It’s funny how at certain stages in life one can be too old for something yet too young for something else. I was covertly watching an eleven-year-old boy hogging the swing in the park recently, while his baby brother stood by craving some swing-time too, but in vain, before resorting to what baby brothers are wont to in such circumstances: piercing screams accompanied by a volley of tears. All of which, of course, brought dear old mum to the rescue — mum, who’d been seated on a bench not far away, back half-turned to her children, in conversation with a girlfriend whose back was, similarly half-turned to her two girls riding the see-saw.
The swinging eleven-year-old — because his back was turned, too — was therefore unprepared for the swinging open palm of his mum which, with strategic precision despite being aimed at a moving/swinging target, caught him a stinging blow on the side of the ear. Now, I guess, you can be too old at 11 years to be on a swing but never too old at that age to be seen crying — shocked by the stinging/ringing in the ear.
‘Grow up. Stop being selfish,’ ordered the mum, forcing him off the swing before returning to continue her chit chat, but not before admonishing her younger son, ‘And you, stop crying like a baby.’ It’s never easy acting ‘grown up’ when one is 11 and rivers are cascading from one’s eyes. The shirt sleeves become allies. They get pressed into service, acting as both absorber and mask.
Pleasures of swinging up and down
In the meantime, the younger brother, maybe four years old, who only a minute ago wanted nothing else in the whole world but to be seated on the exact same swing that his older sibling had commandeered … well, he’s now lost interest in the unmitigated pleasures of swinging up and down. This could either be because he’s seen what’s befallen his older brother — the sudden, surprising ear-clip from mum — and he’s rather wary about climbing onto the same seat that brought about such misfortune. Either that, or he’s taken his mum’s advice to heart — advice directed at his older brother — and decided to grow up, too, while at the same time ceasing his bawling.
So, behind his mother’s back he makes young-brotherly overtures. He approaches his brother who still has his slanted-sidewise face hidden in his sleeve while his shoulders heave to the rhythm of diminishing sobbing. He touches him first, tenderly, tentatively, on the knee, but older brother knocks his hand aside. Yet, in typical ‘grown up’ fashion, he persists, a second time, a third, a fourth. On the fourth he is allowed to let his hand settle.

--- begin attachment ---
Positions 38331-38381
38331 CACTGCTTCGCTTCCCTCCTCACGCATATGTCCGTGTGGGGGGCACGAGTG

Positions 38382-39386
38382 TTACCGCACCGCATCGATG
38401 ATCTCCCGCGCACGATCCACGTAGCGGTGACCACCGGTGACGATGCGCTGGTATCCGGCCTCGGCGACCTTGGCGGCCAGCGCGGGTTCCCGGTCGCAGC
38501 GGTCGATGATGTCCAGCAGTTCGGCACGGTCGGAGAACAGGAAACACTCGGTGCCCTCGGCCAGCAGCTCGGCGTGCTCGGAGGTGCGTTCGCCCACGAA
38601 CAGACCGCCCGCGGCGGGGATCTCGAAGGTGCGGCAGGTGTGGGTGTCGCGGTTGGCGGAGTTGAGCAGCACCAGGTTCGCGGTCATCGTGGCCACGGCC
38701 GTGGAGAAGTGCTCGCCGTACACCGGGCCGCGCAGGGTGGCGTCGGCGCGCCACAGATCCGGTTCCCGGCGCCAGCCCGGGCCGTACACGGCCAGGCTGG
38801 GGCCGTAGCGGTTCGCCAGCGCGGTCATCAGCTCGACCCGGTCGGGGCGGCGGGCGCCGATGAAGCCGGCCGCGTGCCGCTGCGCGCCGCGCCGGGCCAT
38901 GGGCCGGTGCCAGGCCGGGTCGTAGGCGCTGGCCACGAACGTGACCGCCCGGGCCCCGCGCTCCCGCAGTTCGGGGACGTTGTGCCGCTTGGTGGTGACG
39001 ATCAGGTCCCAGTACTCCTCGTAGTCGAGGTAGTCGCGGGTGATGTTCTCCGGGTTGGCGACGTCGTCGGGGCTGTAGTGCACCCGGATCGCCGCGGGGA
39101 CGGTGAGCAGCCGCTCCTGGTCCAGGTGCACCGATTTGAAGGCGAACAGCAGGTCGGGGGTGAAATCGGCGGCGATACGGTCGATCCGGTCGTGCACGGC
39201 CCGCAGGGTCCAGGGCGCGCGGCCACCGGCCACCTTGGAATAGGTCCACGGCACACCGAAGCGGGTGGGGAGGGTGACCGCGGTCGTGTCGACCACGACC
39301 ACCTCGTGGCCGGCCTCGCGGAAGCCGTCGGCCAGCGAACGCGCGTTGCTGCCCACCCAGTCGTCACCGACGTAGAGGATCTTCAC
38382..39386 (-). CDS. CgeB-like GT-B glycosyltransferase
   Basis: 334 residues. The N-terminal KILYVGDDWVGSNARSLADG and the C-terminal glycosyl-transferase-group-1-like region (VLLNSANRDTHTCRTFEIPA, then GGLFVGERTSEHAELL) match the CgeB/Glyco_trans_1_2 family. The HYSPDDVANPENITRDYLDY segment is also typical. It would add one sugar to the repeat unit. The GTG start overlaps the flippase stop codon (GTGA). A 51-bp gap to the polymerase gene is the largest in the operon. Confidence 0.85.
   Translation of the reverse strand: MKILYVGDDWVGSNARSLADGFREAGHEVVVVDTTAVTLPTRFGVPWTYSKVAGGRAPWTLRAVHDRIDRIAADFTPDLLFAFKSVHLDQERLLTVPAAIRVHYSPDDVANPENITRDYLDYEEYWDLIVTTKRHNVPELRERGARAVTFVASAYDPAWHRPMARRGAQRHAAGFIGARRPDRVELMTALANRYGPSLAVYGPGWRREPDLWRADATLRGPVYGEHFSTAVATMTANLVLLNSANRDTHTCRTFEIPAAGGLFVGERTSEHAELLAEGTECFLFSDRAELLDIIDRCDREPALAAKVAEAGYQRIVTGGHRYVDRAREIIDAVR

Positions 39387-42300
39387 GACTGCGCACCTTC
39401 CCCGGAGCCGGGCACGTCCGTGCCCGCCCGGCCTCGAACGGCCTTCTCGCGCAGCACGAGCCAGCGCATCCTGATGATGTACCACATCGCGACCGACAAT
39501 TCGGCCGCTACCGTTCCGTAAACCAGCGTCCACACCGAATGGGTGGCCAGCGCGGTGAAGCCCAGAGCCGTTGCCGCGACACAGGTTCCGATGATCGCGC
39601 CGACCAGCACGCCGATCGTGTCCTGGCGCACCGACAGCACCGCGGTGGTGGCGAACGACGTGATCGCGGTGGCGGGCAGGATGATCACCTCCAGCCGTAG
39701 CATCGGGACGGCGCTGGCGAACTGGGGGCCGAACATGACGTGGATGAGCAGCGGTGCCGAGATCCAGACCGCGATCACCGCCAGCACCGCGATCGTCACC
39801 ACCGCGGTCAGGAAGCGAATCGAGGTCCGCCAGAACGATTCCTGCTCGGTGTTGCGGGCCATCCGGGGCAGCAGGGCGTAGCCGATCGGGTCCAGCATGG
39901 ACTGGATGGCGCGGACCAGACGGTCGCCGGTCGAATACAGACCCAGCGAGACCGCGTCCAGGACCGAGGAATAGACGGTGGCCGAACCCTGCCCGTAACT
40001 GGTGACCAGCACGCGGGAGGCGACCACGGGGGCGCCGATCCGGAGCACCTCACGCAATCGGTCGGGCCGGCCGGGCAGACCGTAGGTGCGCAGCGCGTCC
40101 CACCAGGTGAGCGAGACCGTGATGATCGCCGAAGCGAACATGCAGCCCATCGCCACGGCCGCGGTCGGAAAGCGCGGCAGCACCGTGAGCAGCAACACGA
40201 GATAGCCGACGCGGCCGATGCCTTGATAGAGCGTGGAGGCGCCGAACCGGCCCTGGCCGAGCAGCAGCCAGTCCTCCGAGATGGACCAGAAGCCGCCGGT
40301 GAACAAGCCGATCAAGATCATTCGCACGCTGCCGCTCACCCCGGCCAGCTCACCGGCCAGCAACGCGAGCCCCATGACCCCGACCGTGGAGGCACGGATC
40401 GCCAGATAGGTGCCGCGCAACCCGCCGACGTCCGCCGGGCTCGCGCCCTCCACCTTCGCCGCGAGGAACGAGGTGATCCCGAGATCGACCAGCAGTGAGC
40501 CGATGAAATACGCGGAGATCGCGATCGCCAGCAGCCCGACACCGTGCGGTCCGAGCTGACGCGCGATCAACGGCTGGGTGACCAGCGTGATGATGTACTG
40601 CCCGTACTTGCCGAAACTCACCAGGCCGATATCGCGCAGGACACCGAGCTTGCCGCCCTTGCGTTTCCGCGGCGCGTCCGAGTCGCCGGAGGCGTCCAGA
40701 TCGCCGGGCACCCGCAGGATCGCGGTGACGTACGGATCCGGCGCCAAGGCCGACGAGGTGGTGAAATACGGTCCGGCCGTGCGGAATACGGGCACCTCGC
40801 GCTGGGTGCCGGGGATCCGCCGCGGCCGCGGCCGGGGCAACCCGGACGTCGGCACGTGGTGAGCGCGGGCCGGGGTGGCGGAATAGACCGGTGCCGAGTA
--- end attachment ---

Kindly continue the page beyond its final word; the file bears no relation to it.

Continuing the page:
Sensing this is a form of tacit permission, he moves closer, puts a little arm around his brother’s larger waist. His brother, still smarting, tries to wriggle the arm aside. Only, the wriggle is misinterpreted. A beatific smile, radiant as the sun breaking through clouds, lights up his little features. He digs the pudgy little fingers of his right hand into his brother’s side, a ticklish manoeuvre that catches him off guard and sends him leaping off the bench.
Not crying any more, but half-laughing, half-admonishing his little brother not to do that again. And that apparently is a coded signal for little brother to do exactly that, for he starts to chase the older boy who dodges this way and that around a bush.
Five minutes later they are back at the swing, positions reversed. ‘Push me high to the moon,’ says the young one, chortling with delight. His older brother makes as if to oblige. Watching them over the rim of my book I cannot help thinking that this is how we grow up when our parents aren’t watching.
— Kevin Martin is a journalist based in Sydney, Australia.